1 3 A.L.S. (copy): Zephaniah Keith, Easton, [Mass.], to Israel Keith, September 9, 1772.  Letter concerns a hired schoolmaster who has made an assertion that "This life is only a Journey to the next November." He writes that he has invested £300 sterling into education and desires to hear his son's response to the schoolmaster's prediction. (1378)
1 4 A.L.S.: Israel Keith, Cambridge, [Mass.], to John Eliot, Roxbury, [Mass.], December 17, 1772.  Somewhat humorous recounting of his education and studies at Harvard. (8695)
1 5 A.L.S.: Israel Keith, Cambridge, [Mass.], to Theodore Parsons, Byfield, [Mass.], July 22, 1775.  Keith comments on his current situation and the state of affairs relative to the siege of Boston. Includes a facetious comment on George Washington's failure to subdue the British: "General Washington, tis true has been here three weeks, but has done but little towards subduing Great Britain, and I should guess by the present appearance of things 'twould take us the whole winter to do it."  (290)
1 6 A.L.S.: William Winthrop, Boston, to Israel Keith, August 23, 1776. Letter opens with a request that Keith return his violin. Then Winthrop expresses his concerns about the impending attack upon New York City by British troops under the command of General Sir William Howe. He did not hold much hope of success for the Continental Army although he believed it to be superior. (291)
1 7 A.L.S.: Israel Keith, Kingsbridge, [N.Y.], to Cyrus Keith, September 16, 1776.  In this letter Keith offers his brother advice on social manners and other "indelicate" acts. Then he describes at length the Continental Army's retreat from Long Island and New York City. The letter closes with a somewhat lengthy discussion of Keith's relationship with a vivacious ten-year-old girl, who was the niece of Colonel Cortlandt. (292)
1 8 A.L.S.: Israel Keith, Kingsbridge, [N.Y.], to [John Pearse] Palmer, September 18, 1776.  A letter regarding their friendship and other matters.  Keith thought it was good that he and Palmer were not in the same unit of the Continental Army, since he felt it would destroy their friendship. Keith also discusses the army's retreat from Long Island and George Washington's reaction to it. (293)
1 9 A.L.S.: Israel Keith, Kingsbridge, [N.Y.], to Cyrus Keith, September 27, 1776.  Letter to his brother detailing his philosophy of courtship and of how to conduct oneself in the company of women. Keith discloses his preference for beauty over intelligence when choosing a woman: "The knowledge of Sir Isaac Newton in any girl, can never compensate for absolute ugliness, as you will not marry one to give you lectures in philosophy or jurisprudence, let her be delightful to the eye, soft to the touch, and sweet to the taste; let her voice be music to the ear and her breath like the breath of the rose, and you shall kick the world and dull care behind you." (294)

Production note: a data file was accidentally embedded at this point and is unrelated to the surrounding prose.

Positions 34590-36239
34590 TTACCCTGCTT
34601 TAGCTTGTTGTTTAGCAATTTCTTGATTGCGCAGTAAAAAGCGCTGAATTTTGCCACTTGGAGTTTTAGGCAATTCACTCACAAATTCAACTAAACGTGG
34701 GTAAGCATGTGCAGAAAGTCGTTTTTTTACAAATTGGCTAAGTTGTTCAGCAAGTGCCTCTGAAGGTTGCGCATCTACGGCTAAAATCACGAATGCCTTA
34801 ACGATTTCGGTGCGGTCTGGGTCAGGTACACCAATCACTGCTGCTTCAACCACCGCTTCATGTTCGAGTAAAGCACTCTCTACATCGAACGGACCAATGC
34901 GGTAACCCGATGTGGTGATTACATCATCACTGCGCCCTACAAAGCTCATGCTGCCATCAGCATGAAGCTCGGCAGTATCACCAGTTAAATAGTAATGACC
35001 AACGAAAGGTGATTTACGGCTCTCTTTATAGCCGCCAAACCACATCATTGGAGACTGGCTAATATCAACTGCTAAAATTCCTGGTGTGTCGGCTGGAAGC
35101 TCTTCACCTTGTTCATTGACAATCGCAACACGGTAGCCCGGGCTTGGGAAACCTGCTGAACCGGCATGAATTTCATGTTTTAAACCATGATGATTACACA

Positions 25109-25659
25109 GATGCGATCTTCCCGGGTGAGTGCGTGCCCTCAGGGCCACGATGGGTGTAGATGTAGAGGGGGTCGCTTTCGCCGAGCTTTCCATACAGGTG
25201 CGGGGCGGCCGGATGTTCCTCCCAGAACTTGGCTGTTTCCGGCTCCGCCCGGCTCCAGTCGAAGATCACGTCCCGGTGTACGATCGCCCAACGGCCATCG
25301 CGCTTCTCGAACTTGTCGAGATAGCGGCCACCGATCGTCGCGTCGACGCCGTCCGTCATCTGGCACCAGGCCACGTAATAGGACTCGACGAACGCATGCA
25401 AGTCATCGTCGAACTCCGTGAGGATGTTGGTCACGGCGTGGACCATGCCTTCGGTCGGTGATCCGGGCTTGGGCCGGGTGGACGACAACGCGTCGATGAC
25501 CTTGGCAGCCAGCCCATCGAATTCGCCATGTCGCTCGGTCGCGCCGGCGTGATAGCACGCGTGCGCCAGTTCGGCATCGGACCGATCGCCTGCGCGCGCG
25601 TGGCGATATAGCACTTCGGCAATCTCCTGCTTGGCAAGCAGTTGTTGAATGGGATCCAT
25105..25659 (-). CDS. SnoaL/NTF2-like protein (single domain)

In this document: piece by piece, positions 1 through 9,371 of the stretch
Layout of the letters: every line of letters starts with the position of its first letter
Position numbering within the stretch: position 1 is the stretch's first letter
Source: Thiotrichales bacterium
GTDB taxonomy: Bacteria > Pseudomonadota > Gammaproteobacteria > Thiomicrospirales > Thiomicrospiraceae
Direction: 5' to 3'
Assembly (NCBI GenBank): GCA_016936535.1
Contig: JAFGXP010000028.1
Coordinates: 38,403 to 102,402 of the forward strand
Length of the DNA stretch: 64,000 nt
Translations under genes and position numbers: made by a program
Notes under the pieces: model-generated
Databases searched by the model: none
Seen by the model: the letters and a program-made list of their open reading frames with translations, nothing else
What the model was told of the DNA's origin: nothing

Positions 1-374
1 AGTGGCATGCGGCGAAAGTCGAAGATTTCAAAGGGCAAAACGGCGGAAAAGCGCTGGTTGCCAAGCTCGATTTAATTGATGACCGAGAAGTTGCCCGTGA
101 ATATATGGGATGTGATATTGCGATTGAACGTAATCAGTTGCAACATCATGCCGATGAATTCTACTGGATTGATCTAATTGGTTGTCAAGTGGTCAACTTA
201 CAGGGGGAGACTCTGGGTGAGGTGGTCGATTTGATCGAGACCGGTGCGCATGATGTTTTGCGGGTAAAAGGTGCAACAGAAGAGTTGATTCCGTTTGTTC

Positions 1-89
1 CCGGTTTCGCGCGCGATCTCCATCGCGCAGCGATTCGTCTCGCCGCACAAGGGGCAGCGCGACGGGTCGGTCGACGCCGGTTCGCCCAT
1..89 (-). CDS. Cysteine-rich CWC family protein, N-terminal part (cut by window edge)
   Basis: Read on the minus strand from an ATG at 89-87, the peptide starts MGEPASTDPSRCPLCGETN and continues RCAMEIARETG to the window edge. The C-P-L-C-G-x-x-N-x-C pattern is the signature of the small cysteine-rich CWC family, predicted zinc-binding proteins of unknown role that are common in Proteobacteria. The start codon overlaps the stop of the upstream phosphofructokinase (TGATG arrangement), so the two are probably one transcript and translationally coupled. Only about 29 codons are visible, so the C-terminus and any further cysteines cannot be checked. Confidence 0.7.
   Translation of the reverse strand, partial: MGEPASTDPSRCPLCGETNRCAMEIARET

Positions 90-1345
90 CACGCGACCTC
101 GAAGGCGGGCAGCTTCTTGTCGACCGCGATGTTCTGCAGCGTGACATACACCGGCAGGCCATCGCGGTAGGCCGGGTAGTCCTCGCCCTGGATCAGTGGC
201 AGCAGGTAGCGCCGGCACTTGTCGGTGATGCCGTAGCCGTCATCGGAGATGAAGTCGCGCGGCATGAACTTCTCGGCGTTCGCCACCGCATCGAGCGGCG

1 10 A.L.S.: Israel Keith, Kingsbridge, [N.Y.], to Cyrus Keith, October 1, 1776.  Another letter to his brother dispensing advice on the "act" of courting women. Keith also relates a story of his brief romance with a woman named Locky Davis, while he was ill with the small pox. Miss Davis visited him a number of times and Keith apparently fell in love with her. The final sentence of the letter expresses his feelings: "But I shall never think of her without pain, the name of Locky Davis will forever rack my soul." (295)
1 11 A.L.S.: Israel Keith, Kingsbridge, [N.Y.], to [Joseph Pearse] Palmer, October 20, 1776.  Letter details the current situation of the Continental Army as it builds defenses above the City of New York, and having spent all summer engaged in the construction of fortifications.  He also expresses some concern relative to the lack of discipline and low morale among Continental Army troops and mentions valuable lessons learned from the evacuation of New York City and Long Island. (296)